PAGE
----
Revision #2 Authors: Alexander Smal, Navid Talebanfard

Accepted on: 1st June 2018 14:26

Downloads: 187

Keywords:

Let $X$ be a random variable distributed over $n$-bit strings with $H(X) \ge n - k$, where $k \ll n$. Using subadditivity we know that the average coordinate has high entropy. Meir and Wigderson [TR17-149] showed that a random coordinate looks random to an adversary who is allowed to query around $n/k$ other coordinates non-deterministically. They used this result to obtain top-down arguments in depth-3 circuit lower bounds. In this note we give an alternative proof of their main result which tightens their parameters. Our proof is inspired by a paper of Paturi, Pudlák and Zane [PPZ99] who gave a non-trivial $k$-SAT algorithm and tight depth-3 circuit lower bounds for parity.

For arbitrary $\epsilon$ we adapted our proof to give the optimal bound when witnesses can be represented by decision trees.

Revision #1 Authors: Alexander Smal, Navid Talebanfard

Accepted on: 27th March 2018 23:42

Downloads: 209

Keywords:

Let $X$ be a random variable distributed over $n$-bit strings with $H(X) \ge n - k$, where $k \ll n$. Using subadditivity we know that the average coordinate has high entropy. Meir and Wigderson [TR17-149] showed that a random coordinate looks random to an adversary who is allowed to query around $n/k$ other coordinates non-deterministically. They used this result to obtain top-down arguments in depth-3 circuit lower bounds. In this note we give an alternative proof of their main result which tightens their parameters. Our proof is inspired by a paper of Paturi, Pudl{\' a}k and Zane \cite{PPZ99} who gave a non-trivial $k$-SAT algorithm and tight depth-3 circuit lower bounds for parity.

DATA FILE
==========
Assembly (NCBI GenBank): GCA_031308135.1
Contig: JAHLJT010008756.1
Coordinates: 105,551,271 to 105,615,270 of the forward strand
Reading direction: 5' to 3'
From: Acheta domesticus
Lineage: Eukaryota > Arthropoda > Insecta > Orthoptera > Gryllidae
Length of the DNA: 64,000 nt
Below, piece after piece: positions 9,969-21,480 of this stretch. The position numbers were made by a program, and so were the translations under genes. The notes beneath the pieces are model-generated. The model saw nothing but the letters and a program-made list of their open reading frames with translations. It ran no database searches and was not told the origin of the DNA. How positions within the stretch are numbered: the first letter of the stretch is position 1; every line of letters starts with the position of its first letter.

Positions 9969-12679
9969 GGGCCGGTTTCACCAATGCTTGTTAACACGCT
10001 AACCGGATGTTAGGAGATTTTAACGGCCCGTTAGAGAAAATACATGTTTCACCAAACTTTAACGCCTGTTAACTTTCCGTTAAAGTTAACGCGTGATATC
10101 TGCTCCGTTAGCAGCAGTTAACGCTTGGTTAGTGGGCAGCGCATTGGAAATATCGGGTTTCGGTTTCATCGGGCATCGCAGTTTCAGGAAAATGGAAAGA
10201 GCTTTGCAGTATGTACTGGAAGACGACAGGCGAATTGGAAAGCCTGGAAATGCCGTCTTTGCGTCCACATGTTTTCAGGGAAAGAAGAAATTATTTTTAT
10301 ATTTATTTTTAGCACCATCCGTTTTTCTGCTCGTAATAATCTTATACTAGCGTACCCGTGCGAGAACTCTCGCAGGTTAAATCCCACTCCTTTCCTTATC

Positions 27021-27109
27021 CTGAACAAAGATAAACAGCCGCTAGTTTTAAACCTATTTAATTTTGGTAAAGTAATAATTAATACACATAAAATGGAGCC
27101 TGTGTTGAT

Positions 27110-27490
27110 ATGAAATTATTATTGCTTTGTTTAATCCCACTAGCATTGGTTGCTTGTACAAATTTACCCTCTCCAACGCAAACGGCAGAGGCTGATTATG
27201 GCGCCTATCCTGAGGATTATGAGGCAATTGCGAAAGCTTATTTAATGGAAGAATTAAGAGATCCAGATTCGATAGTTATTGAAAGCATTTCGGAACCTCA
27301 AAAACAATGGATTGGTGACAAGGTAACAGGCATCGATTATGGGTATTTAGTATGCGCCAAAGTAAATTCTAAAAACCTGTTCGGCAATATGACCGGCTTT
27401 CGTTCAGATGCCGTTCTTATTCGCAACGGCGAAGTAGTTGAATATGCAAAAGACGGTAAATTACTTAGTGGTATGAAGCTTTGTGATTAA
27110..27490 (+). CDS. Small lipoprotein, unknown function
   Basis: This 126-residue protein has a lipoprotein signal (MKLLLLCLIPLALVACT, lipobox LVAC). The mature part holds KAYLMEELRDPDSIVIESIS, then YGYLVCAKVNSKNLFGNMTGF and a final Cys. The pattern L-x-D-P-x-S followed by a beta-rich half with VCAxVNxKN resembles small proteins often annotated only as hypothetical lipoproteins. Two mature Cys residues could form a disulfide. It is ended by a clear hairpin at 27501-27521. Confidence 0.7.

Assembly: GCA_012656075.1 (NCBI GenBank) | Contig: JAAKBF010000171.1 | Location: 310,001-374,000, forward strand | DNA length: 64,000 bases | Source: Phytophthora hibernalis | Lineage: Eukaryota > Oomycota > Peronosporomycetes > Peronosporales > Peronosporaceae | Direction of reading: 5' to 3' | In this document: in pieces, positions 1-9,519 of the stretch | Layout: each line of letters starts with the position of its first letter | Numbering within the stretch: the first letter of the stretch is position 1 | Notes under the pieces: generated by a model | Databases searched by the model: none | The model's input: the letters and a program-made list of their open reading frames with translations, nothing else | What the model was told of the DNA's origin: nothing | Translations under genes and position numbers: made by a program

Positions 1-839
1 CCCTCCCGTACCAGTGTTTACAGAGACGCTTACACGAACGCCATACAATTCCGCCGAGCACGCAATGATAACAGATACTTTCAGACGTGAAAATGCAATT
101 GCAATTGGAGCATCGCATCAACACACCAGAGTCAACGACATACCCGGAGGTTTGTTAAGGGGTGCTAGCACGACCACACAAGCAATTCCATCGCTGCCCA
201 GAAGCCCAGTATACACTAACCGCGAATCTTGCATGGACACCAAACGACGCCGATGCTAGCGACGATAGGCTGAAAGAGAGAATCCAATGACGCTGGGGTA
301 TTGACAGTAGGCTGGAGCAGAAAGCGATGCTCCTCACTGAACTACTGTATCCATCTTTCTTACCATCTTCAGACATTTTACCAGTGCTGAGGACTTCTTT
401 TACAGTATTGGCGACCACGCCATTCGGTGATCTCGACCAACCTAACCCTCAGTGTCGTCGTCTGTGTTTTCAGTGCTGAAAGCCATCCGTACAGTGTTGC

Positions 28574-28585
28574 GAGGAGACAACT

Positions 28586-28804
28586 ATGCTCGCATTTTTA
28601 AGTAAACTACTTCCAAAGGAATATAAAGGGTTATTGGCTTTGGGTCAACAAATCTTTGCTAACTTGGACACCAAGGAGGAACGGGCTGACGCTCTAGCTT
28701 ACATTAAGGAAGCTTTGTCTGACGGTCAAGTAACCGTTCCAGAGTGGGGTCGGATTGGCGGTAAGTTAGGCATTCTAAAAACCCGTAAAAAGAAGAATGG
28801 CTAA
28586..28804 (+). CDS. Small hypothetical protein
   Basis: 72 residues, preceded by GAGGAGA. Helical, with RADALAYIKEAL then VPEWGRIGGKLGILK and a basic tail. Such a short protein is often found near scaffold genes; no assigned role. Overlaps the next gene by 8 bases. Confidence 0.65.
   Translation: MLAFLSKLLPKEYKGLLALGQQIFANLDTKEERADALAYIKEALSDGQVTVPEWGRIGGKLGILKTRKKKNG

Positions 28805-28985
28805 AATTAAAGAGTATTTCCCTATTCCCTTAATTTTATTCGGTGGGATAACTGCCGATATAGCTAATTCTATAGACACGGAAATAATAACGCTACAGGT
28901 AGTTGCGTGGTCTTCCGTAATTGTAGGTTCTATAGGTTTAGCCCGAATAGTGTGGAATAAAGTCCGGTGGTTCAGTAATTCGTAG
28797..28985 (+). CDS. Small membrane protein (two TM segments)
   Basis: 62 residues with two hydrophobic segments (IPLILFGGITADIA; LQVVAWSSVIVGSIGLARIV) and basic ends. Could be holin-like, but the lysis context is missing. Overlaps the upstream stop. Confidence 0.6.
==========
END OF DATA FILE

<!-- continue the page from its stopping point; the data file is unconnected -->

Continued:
There was a flaw in the proof of Lemma 1.

New proof works only for $\epsilon = 1$.

TR17-191 Authors: Alexander Smal, Navid Talebanfard

Publication: 26th December 2017 20:14

Downloads: 550

Keywords:

Let $X$ be a random variable distributed over $n$-bit strings with $H(X) \ge n - k$, where $k \ll n$. Using subadditivity we know that a random coordinate looks random. Meir and Wigderson [TR17-149] showed a random coordinate looks random to an adversary who is allowed to query around $n/k$ other coordinates non-deterministically. They used this result to obtain top-down arguments in depth-3 circuit lower bounds. In this note we give an alternative proof of their main result which tightens their parameters. Our proof is inspired by a paper of Paturi, Pudlák and Zane who gave a non-trivial $k$-SAT algorithm and tight depth-3 circuit lower bounds for parity.